Thursday, 24 July 2008

The Human Genome: An overview (Part 2)

So, what does the rest of the genome do if it doesn't code for exons?

The short answer: not much.

OK, let's give credit where credit is due. Genes all have regulatory sequences, which are short part of the DNA code, usually situated slightly upstream from the coding region, where regulatory proteins can bind. For instance, a transcription factor may bind to one and thereby increase the rate of the gene's transcription. So, even though regulatory sequences aren't transcribed, they still have an important function. However, they are usually short sequences only, and don't add much to our figure of 1.5%. At most, the coding regions that play a significant role in crafting the human form account for some 5%.

That's still terrible. What about the rest? Well, as I've mentioned, the rest is mostly "junk DNA". Its constituents include, but are not limited to:

1. Repeat elements

These include tandem repeats and interspersed repeats. Examples of the latter include long interspersed elements (LINE) and short interspersed elemtents (SINE) genes. PZ Myers describes them so perfectly that I'm simply going to resort to quoting him at length here:

LINE, itself a gene about 6,000 base pairs long, codes for an enzyme called a reverse transcriptase. The key here is that it recognizes its own RNA sequence, and repeatedly inserts copies of itself into our genome. LINEs seem to be relics of the "copying machinery" of old viral infections wherein a virus would embed a portion of itself into our genome, not enough to propagate the full, infectious virus, but enough to continue copying itself. It is a classic example of a selfish gene: It has no purpose but to do only that, without benefit to us. Another repeated element in the genome is a shorter sequence called a SINE, or Short Interspersed Element. These are only a few hundred base pairs long and don't actually do anything, as they don't code for a functional protein. They do contain regulatory elements that trigger the cellular machinery to make RNA from them, however, and this SINE RNA has a selfishly advantageous property: It is recognized by the LINE reverse transcriptase, which can obligingly insert duplicate SINEs back into the genome. There are overwhelming numbers of these repeated elements in the human genome: about a half-million copies of LINEs and about a million copies of SINEs, taking up about 45 percent of the total DNA.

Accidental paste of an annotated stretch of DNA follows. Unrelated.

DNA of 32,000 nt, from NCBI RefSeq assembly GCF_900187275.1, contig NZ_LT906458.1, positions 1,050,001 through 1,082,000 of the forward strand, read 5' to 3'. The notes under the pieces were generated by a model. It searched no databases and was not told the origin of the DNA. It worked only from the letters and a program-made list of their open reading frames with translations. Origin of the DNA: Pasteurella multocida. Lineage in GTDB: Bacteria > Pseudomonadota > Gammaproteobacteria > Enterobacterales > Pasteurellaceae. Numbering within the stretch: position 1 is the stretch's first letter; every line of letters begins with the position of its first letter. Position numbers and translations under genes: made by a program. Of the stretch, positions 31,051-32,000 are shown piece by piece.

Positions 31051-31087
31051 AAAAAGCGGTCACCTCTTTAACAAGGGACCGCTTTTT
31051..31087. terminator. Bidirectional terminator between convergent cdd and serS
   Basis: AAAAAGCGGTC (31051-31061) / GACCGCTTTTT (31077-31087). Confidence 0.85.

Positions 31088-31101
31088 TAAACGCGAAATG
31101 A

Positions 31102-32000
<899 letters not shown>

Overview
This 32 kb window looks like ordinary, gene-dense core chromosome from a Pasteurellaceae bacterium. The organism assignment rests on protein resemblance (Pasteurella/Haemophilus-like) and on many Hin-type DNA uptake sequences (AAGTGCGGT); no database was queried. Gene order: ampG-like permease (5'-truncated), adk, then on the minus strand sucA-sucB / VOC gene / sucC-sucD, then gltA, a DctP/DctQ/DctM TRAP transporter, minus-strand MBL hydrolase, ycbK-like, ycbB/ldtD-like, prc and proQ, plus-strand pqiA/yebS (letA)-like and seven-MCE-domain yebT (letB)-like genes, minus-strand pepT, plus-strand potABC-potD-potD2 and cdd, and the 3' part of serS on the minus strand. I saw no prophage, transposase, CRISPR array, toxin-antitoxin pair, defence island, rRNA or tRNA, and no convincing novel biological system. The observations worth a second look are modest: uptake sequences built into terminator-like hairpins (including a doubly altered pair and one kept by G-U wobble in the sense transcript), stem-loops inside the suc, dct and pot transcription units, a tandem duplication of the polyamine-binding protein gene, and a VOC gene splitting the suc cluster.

2. Transposons

These are mobile genetic elements that have the ability to move from one part of the genome to another. When they move, some also leave a copy of themselves behind. Transposons are best seen as parasitic DNA, selfishly going along for the ride, and are seldom of benefit to the host (i.e. us!). These transposons account for about 10% of the human genome.

3. Pseudogenes

Pseudogenes are old copies of functional genes that have fallen into disuse. They are not transcribed, but they do look a bit their functional cousins.

4. Introns

These aren't usually included in the definition of "junk DNA", but seeing as the majority of most introns don't seem to have any phenotypic effect, I like to classify them thus.

So, most of our genome seems to serve no purpose. This may seem shocking, but when you think about it, it's almost inevitable. First and foremost, evolution is blind - there's no oversight from some intelligent being capable of removing the inefficiencies detailed above. Secondly, DNA is copied trillions of times in each of us. It stands to reason that it will sometimes make mistakes. Thirdly, the zeal with which DNA is replicated can be 'exploited' by nucleic acids that abuse this process to replicate themselves.

Lastly, there is much talk about possible roles for much of this non-coding DNA. My own take on it all is this: it is almost inevitable that functions will be established for some of it. However I predict that only a very small portion of it will ever be convincingly shown to be of any benefit to us. Large portions of the non-coding 'deserts' within our genomes will remain best seen as "junk". In this regard, there is one trap to avoid falling into. Just because a function can sometimes be found for a portion of our DNA, this does not mean that this function is the reason for that DNA's existence. For instance, LINEs may inadvertently help create new genes, but if they do, then this is only a happy byproduct of their existence. The reason they exist is that they are good at getting replicated. Nothing more.

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